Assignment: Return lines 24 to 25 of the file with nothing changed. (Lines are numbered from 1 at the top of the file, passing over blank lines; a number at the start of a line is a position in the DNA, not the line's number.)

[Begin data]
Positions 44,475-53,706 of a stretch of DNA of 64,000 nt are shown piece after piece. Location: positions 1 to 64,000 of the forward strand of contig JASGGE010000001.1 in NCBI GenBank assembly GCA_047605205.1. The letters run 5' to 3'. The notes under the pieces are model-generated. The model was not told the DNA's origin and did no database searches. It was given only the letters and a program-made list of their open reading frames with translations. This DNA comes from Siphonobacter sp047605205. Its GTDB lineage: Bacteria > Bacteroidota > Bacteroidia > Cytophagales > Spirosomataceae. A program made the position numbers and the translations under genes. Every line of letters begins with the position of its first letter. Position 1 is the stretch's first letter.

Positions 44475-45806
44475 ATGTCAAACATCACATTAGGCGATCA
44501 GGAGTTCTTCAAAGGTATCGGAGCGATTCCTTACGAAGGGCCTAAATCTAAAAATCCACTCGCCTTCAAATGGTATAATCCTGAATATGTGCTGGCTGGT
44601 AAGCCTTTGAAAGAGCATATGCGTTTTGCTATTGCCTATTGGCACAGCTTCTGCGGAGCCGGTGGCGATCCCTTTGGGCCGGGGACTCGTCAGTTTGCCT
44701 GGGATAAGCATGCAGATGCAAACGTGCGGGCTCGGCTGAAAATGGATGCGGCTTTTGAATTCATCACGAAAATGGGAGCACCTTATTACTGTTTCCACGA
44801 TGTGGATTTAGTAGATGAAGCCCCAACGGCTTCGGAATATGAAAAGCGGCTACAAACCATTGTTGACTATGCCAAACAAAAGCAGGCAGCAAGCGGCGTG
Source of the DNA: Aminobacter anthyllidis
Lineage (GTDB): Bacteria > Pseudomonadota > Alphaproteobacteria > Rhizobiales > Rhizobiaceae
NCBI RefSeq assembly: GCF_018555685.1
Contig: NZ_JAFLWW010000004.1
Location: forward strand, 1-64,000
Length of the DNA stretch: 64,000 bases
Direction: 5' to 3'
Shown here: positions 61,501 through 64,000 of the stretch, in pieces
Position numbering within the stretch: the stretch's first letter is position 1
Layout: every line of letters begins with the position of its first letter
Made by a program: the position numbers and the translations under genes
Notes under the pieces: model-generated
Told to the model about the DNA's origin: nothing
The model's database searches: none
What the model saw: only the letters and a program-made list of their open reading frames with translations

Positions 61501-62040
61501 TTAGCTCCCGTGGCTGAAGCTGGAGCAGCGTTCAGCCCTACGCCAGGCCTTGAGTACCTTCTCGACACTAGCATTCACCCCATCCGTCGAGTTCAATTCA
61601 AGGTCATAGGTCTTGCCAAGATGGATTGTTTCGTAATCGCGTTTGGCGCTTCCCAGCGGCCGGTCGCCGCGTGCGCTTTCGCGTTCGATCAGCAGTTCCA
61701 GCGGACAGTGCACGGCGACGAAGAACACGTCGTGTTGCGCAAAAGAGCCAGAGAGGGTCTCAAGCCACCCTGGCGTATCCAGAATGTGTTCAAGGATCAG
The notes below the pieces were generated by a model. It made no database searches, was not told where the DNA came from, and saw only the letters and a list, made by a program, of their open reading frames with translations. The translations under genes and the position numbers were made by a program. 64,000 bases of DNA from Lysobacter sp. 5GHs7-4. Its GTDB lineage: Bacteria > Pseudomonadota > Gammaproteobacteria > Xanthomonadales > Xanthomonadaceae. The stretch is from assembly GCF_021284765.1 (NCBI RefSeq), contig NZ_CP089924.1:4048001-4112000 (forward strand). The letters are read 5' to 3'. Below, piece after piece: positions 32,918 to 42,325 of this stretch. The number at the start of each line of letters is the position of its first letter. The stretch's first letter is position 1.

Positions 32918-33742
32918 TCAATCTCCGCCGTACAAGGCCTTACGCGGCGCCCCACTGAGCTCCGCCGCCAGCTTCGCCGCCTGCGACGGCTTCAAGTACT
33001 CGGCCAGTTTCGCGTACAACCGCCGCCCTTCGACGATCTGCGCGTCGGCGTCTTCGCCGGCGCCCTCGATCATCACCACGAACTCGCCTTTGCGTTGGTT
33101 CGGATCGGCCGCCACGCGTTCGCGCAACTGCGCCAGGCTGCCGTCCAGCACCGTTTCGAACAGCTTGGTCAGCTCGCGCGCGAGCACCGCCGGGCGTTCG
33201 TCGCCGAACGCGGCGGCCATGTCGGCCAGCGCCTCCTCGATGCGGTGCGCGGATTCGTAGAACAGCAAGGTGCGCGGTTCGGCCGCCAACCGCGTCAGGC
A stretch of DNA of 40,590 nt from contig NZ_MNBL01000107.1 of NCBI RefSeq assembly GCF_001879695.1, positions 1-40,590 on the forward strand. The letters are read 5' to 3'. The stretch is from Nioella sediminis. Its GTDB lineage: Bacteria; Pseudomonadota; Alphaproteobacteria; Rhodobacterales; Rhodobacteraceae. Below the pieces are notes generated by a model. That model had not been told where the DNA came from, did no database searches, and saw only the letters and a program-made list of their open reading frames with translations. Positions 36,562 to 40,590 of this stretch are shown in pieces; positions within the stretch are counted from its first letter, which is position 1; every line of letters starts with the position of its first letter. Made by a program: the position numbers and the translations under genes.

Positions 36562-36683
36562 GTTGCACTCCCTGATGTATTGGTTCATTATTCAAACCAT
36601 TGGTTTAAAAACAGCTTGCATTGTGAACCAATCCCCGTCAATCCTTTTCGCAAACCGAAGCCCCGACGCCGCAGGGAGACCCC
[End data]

61501 TTAGCTCCCGTGGCTGAAGCTGGAGCAGCGTTCAGCCCTACGCCAGGCCTTGAGTACCTTCTCGACACTAGCATTCACCCCATCCGTCGAGTTCAATTCA
61601 AGGTCATAGGTCTTGCCAAGATGGATTGTTTCGTAATCGCGTTTGGCGCTTCCCAGCGGCCGGTCGCCGCGTGCGCTTTCGCGTTCGATCAGCAGTTCCA